• Hi Trudie. Thanks for the advice for painting white. That’s really helpful. And I can’t wait to see you beagle. (Although I have no idea what an MPI detector dog is. Sounds really important, though. 🙂 )

              For really lightweight, hollow heads, I just use hot glue to attach the flat back of the head to a wooden plaque. But for anything that’s even slightly heavier, I use epoxy. I had a coupon for Apoxie Paste when I mounted all the heads I made for my Fast Faces book for a library exhibit, and it worked really well. The faces were cast in plaster, so they were fairly heavy. But Apoxie Paste is expensive, and ordinary two-part epoxy glue would probably work just as well.

  5. I’m working on a paper mache clay project and was wondering how you clean up afterwards. Is there a trick to cleaning joint compound mixtures? Thanks.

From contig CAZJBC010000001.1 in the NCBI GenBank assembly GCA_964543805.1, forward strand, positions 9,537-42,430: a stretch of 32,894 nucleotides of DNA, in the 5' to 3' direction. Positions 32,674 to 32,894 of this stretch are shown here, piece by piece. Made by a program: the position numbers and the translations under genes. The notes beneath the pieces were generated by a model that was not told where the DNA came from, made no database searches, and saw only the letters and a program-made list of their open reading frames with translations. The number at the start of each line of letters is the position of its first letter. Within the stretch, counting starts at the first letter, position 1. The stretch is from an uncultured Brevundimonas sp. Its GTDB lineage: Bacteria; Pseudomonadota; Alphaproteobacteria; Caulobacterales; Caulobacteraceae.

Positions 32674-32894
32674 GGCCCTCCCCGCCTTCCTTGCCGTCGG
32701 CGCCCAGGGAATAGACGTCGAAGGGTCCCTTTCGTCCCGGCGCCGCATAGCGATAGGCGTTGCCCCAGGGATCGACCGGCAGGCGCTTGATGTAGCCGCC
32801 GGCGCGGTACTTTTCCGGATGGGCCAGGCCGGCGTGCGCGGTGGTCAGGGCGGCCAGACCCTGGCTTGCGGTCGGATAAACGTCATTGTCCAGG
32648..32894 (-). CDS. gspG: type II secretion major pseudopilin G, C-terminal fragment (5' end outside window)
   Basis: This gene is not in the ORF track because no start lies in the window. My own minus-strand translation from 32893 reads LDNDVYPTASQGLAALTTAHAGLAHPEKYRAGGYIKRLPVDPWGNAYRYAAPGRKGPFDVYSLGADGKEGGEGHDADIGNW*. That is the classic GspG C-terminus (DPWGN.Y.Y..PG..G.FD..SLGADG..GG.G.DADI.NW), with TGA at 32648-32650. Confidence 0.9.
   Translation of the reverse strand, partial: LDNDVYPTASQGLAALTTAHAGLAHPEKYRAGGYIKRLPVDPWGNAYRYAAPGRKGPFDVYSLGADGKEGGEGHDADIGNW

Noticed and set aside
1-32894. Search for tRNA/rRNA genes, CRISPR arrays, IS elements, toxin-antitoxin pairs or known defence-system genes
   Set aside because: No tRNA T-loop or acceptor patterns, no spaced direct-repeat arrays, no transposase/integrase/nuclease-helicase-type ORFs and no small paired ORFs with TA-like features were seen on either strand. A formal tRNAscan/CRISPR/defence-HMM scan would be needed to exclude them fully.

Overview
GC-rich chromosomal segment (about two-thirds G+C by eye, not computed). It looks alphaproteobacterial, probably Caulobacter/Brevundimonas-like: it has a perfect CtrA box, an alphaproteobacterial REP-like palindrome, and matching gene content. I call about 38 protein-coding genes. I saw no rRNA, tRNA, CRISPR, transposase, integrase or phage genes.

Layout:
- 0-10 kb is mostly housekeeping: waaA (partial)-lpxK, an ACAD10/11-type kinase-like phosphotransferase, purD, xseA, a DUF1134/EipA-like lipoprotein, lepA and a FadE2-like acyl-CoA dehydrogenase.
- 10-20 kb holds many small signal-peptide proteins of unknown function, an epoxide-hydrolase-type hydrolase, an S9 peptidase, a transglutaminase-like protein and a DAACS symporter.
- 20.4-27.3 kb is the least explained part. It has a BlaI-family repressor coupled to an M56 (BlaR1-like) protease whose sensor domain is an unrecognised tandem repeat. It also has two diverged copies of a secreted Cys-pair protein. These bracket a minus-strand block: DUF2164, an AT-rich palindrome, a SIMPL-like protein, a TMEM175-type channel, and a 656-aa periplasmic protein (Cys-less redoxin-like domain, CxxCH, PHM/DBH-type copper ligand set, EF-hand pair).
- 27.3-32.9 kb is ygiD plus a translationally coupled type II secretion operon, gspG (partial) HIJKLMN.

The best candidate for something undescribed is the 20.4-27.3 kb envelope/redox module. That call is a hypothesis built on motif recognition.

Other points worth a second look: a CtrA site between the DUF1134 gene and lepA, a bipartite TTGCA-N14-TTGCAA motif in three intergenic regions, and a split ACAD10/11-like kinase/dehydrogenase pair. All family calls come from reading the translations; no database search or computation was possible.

Lisa Pugh

    • There’s no real trick. All of the ingredients of paper mache clay are water-soluble. I just scrape any pm clay that’s left in the bowl into the trash and then fill the bowl with water to soften any bits that might be dried on. Then wash with soap and water.

  6. Here is my second project! This was harder than my first (Bambi), as I need not get the paper packed tight enough so it was very lumpy! It ended up with a ton of tape (and paper) and joint compound but after a lot of persistence I finally got it smooth enough to where I was satisfied. I felt, at some point, you just have to say enough is enough!! Now it makes me smile whenever I look at it so it was all worth it!

    • As an update to my first project (Bambi). It has been outside all summer in Vegas. The weather has been well over 100 since June (over 110 many days and a few at 115 in July/August) and it sits in a location highly exposed to direct sunlight. I know some have not had success with Spar Urethane as a protector, but it has actually worked out great for me …so far at least!! I used the Helmsman Indoor/Outdoor Clear Semi-gloss (I also put a layer of RedGuard on the bottom to protect it from direct ground moisture) and it still looks the same as when I finished it. We have had a number of days of rain too and it has withstood it without issue, but winter will be the true test. Fortunately, we don’t get a lot of rainfall here. Of course, I may chicken out and just bring it in my shed for the winter!!